By Amanda Hart, student in Naropa University’s Transpersonal Art Therapy program
Community Consulting & The Center for Community Healing
It is emphasized within Naropa’s Art Therapy Programs in particular, as well as by CACREP standards, that burgeoning therapists take required social justice and multicultural classes. The implication of these classes as required is telling, speaking to the surfacing social inequality issues within the field, and the propensity for ignorance to cause more harm than healing. Chelsea and her partner Owen hold this understanding central to their practice, welcoming clients who come to them in need of recovery from painful therapeutic experiences. To be a therapist no longer means sitting across from another person, without an understanding of their larger social context and the implications of this. Within this field, it grows more and more important to shed light on the role of therapist as an ally and agent of social change, with the expectation that they hold integrity around personal blind spots and areas of ignorance.
“We are at a historical turning point in the gender justice movement, and transgender people are in dire need of affirming and high-quality allies that prioritize their humanity and dignity. Because of this, we have provided psychotherapy and support services for over 200 transgender individuals in the Midwest. Some people travel several hours to see us because they cannot find anyone in their region that they feel safe or comfortable working with. Clinicians are shaped by the culture that surrounds them. If therapists are part of the dominant group in society, they may operate from a place of stereotypes or assumptions defined by the cultural norm.
Most therapists lack formal education and direct experience in developing the justice-oriented, respectful practices transgender and gender nonconforming people really need. The standard trend of providing “good enough” care, well-intentioned but ill-informed, is harmful and reinforces the sense of mistrust and avoidance that keeps transgender people from seeking the treatment and support they need. Now, more than ever, transgender communities are gaining media visibility and there is a sense of curiosity and a desire to understand by the greater community. Despite progress, there is still so much work to be done to ensure the safety and security of transgender people within our society.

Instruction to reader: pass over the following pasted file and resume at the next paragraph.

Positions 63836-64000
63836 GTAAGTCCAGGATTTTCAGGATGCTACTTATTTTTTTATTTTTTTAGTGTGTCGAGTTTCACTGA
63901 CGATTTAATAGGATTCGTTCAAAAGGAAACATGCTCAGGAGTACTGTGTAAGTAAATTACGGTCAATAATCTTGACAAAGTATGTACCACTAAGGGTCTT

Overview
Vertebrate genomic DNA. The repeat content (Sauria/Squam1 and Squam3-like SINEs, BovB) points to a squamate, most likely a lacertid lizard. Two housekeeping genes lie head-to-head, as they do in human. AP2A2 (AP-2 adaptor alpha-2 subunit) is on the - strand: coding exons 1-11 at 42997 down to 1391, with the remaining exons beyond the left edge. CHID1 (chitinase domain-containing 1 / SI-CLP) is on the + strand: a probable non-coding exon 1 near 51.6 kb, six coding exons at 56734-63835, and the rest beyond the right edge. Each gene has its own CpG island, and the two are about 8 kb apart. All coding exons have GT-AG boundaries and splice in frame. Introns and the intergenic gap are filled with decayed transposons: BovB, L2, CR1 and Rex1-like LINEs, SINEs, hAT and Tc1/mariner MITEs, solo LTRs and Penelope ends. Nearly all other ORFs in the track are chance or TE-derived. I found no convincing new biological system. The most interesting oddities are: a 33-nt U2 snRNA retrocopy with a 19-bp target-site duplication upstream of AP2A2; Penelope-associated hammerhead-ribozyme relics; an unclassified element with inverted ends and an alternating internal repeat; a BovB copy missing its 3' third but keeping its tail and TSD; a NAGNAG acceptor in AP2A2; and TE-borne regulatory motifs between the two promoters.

We developed an online training course called “The Transgender Advocacy Blueprint” for service providers seeking the knowledge and skills necessary to confidently and respectfully work with transgender people. We have also offered LGBTQ inclusivity training and anti-racism training to groups of social workers, educators, healthcare providers, state and county employees, parents, and non-profits locally and nationally.”
For those of us working in the field, and for those of us seeking license to do so, it’s important to remember the innate privilege of our profession and the immense responsibilities that come with this. Opportunities such as this, provided by The Center for Community Healing, are making training and knowledge around these issues more accessible, in hopes of making quality, compassionate, and understanding care more accessible to all of clients.